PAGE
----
September – Justinian I signs a peace treaty, the "Eternal Peace", with the Persian king Khosrau I, ending the Iberian War. Both sides agree to return all occupied territories, and Justinian makes a one-off payment of 110 centenaria (11,000 pounds of gold), as a contribution to the defense of the Caucasus passes.
June 21 – A Byzantine expeditionary fleet under Belisarius sails in 500 transports, escorted by 92 war vessels (dromons), manned by 20,000 seamen from Constantinople, to attack the Vandals in Africa, via Greece and Sicily. The fleet carries 10,000 infantry, about half Byzantine and half foederati, and 5,000 cavalry, consisting of 3,000 Byzantine horseman, 1,000 foreign allies (Huns and Heruli) and 1,500 of Belisarius' retainers (bucellarii). On the flagship Belisarius is accompanied by his military secretary Procopius and his wife Antonina.
September – Belisarius arrives at Sicily, which he uses as a staging area, with the permission of the Ostrogoth queen Amalasuntha, daughter of Theodoric the Great and regent of Italy. The Ostrogoths help him with supplies and the fleet is prepared for the final attack.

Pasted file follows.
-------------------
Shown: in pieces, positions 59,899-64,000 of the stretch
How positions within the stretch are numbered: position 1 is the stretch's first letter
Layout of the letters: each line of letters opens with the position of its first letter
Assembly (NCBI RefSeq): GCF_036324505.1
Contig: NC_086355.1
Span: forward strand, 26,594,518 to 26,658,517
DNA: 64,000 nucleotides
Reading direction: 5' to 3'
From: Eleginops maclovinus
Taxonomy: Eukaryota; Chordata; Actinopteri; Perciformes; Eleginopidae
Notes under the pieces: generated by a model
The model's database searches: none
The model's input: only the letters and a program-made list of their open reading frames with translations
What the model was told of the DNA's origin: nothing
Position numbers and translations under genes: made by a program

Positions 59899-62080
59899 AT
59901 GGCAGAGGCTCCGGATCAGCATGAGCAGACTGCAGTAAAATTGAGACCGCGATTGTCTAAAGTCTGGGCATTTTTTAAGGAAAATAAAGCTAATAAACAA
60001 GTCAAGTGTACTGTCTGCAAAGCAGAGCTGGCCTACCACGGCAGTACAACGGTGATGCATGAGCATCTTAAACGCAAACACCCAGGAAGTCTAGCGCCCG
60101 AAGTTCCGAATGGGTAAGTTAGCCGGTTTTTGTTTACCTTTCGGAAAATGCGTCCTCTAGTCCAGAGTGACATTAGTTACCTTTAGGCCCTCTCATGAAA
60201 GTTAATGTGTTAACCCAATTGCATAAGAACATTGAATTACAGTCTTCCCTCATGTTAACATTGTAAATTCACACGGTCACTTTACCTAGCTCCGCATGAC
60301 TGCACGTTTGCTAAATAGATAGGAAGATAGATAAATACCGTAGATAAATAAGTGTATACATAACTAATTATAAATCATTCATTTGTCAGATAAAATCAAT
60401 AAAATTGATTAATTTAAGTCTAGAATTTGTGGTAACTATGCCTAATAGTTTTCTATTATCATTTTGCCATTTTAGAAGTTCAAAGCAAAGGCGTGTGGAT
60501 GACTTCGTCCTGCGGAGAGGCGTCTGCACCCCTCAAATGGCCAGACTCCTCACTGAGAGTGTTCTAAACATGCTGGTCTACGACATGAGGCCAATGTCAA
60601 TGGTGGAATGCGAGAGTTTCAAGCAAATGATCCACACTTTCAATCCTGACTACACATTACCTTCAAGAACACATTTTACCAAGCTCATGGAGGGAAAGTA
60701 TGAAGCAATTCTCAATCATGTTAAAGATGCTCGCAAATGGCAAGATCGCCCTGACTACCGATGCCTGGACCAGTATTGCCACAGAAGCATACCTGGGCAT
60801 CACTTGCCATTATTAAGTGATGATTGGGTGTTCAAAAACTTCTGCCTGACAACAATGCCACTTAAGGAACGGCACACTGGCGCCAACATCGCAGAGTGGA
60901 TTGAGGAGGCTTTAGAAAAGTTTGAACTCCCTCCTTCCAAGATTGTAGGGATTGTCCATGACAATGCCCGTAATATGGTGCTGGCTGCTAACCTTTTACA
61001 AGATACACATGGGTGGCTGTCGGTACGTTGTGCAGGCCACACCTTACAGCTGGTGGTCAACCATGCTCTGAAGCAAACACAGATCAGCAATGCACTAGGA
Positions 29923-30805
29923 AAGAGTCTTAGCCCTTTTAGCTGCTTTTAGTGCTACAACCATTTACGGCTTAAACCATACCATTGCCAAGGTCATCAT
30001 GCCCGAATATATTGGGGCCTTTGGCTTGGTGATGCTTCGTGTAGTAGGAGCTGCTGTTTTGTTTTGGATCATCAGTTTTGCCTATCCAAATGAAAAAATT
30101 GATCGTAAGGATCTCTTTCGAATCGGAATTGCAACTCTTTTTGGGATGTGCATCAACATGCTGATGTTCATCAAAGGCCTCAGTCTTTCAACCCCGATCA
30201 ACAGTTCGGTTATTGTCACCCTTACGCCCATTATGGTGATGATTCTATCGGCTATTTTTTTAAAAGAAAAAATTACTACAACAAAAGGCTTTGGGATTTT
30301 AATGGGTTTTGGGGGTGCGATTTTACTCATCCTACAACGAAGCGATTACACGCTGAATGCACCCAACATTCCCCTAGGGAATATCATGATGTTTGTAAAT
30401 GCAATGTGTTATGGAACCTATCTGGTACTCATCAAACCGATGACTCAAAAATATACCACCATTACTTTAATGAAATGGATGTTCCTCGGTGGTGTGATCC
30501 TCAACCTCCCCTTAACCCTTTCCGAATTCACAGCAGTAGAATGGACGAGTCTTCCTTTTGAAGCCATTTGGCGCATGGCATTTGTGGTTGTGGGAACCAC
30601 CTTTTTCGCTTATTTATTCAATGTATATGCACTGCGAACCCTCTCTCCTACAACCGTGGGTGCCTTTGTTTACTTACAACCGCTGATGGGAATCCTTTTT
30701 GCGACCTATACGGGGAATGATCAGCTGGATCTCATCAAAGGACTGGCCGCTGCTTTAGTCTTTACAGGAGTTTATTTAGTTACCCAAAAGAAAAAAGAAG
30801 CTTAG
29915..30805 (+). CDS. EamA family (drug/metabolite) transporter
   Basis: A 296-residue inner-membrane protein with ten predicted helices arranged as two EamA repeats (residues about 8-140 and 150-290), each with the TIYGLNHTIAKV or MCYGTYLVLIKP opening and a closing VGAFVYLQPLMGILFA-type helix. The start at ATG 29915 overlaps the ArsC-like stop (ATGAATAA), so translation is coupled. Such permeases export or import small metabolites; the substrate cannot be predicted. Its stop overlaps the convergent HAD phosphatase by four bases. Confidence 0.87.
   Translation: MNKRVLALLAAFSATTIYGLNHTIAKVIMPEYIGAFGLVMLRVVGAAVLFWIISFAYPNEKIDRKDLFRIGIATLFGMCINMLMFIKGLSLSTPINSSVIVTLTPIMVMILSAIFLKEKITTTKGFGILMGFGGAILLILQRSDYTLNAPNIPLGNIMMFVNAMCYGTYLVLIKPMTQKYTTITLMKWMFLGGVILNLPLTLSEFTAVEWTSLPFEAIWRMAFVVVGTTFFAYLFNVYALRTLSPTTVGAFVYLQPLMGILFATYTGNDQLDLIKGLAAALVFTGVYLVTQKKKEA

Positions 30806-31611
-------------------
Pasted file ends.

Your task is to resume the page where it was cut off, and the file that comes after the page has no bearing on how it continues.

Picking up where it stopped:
September 9 – The Byzantine army lands at Caput Vada (modern Tunisia). Belisarius marches his army northwards, towards Carthage (over 140 miles), following the coast, accompanied by the fleet and shadowed by Gelimer. During the march, the Vandal towns fall without a fight.
September 13 – Battle of Ad Decimum: Gelimer attempts to ambush the Byzantines in a defile at the "10th milestone" from Carthage; due to inadequate coordination and the alertness of Belisarius, the attack is repulsed and the Vandals are scattered into the desert. Belisarius enters the capital and orders his soldiers not to kill or enslave the population. The fleet is stationed in the Lake of Tunis.
December 15 – Battle of Tricamarum: Gelimer assembles an army of about 50,000 men at Bulla Regia (Numidia), and advances towards Carthage. Belisarius moves out to meet the Vandals; he leads the Byzantine cavalry (5,000 men) into battle. Without waiting for his infantry to come up, he charges, despite odds of almost 10-to-1, and throws Gelimer in confusion. Belisarius captures the Vandal camp by storm. Tzazo is killed in an all-cavalry fight, and Gelimer is forced to seek refuge in the mountains of Tunis with the Berbers.